Absurdly Driven looks at the world of business with a skeptical eye and a firmly rooted tongue in cheek. 

We're living in an era of enormous change.

Some would say, too much enormous change.

Our everyday behaviors have become so tied to gadgets that, if we'd imagined we'd end up like this 20 years ago, we might just have guffawed.

Or wept.

We've rather become slaves to the tech industry and its nerdly whims.

The tech industry, in its turn, has created so many things without so much as a thought for their consequences.

Which means we must bear the brunt of those consequences. (Of course, our abject laziness has contributed.)

I was moved to quasi-rapture, therefore, on hearing words uttered by Patrick Gauthier, vice president of Amazon Pay, at last week's Fortune Brainstorm Finance conference.

Naturally, he was talking about money. 

He also, though, described how Amazon is a pragmatic company that starts its creative process by identifying a need. 

The solution, he said, also had to scale.

He added, though, a sentence that ought to be chanted every day in every tech company all across the world: 

The fact that we can build something doesn't mean that we should.

Perhaps, for Gauthier, this was just a reference to base profitability.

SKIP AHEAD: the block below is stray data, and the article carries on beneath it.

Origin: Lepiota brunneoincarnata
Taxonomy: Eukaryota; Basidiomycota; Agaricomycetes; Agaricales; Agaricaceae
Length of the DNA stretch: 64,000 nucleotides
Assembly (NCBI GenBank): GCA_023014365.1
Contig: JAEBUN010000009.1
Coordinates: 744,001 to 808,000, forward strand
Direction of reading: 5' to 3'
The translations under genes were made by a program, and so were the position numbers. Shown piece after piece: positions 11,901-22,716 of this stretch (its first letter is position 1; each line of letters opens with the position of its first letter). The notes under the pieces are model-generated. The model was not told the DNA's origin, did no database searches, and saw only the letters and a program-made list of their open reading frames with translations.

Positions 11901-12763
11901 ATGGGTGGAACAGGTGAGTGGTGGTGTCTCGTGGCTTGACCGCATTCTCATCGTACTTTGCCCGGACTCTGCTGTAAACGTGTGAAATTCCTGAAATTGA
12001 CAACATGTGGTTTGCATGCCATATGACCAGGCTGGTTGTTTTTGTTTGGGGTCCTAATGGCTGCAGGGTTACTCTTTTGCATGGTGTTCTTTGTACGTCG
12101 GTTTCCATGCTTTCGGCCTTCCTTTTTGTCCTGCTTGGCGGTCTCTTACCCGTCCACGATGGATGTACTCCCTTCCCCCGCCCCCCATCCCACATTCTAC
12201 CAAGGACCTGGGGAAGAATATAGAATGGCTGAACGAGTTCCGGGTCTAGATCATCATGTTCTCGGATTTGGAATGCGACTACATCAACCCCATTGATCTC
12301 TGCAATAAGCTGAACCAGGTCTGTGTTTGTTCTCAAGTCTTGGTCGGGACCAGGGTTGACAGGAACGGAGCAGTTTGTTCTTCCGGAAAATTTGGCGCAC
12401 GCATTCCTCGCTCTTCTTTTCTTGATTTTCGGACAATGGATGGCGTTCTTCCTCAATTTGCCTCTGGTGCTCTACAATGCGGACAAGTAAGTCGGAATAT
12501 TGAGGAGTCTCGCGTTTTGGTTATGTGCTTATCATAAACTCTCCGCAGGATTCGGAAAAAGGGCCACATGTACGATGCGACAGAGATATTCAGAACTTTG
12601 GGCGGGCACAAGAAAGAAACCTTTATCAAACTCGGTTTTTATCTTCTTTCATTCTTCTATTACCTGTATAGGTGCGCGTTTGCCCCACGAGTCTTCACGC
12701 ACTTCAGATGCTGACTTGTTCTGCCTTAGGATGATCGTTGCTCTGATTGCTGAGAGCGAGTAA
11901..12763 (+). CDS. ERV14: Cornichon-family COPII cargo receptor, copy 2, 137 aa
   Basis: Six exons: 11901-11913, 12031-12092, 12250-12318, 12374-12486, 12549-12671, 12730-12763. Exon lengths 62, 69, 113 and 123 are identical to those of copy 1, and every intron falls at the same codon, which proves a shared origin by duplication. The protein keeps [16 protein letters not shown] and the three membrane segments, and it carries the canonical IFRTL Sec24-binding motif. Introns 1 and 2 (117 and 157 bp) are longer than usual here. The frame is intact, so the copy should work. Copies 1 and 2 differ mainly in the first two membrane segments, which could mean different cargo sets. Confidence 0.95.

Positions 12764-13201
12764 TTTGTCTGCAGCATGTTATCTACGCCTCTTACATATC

I prefer, though, to see its ethical, moral aspects.

Isn't it something that all tech companies haven't sufficiently considered until it was too late?

Amazon, itself, for example has a number of projects that are making some observers mutter: Are you sure about that?

Why, last week Amazon won patent approval for drones that can surveil your house while you're away. What could possibly go wrong?

Then there's its facial recognition software is said to be not exactly accurate in its matching of pictures to real humans.

Some might even see humor in the fact that the software is called Rekognition.

Hey Jeff, that's not, er, an accurate spelling.

Gauthier's words, though, were a touching contrast to those of another Amazon executive in recent weeks.

At the CodeCon conference the CEO of Amazon Web Services, Andy Jassy, offered this contentious opinion: 

I strongly believe that just because the technology could be misused, doesn't mean we should ban it and condemn it.

What if it's already being misused?, I hear you snort. What if it's already in the hands of law enforcement and is incorrectly identifying people?

Jeff, just a thought. How about calling it Wreckognition?

It seems that we have one Amazon executive who believes in aforethought, while another wants to create clever technology and see how it flies in the real world, consequences be damned.

Or, at least, secondary.

Until, that is, the government gets around to regulating it, with the helpful hands of corporate lobbyists guiding its way.

I sometimes feel as if so much has changed over the last few years that a pause might make us slightly healthier.

In the head, you understand.

Slow down tech development and give it a little more room for consideration.

You never know, we might all be happier that way.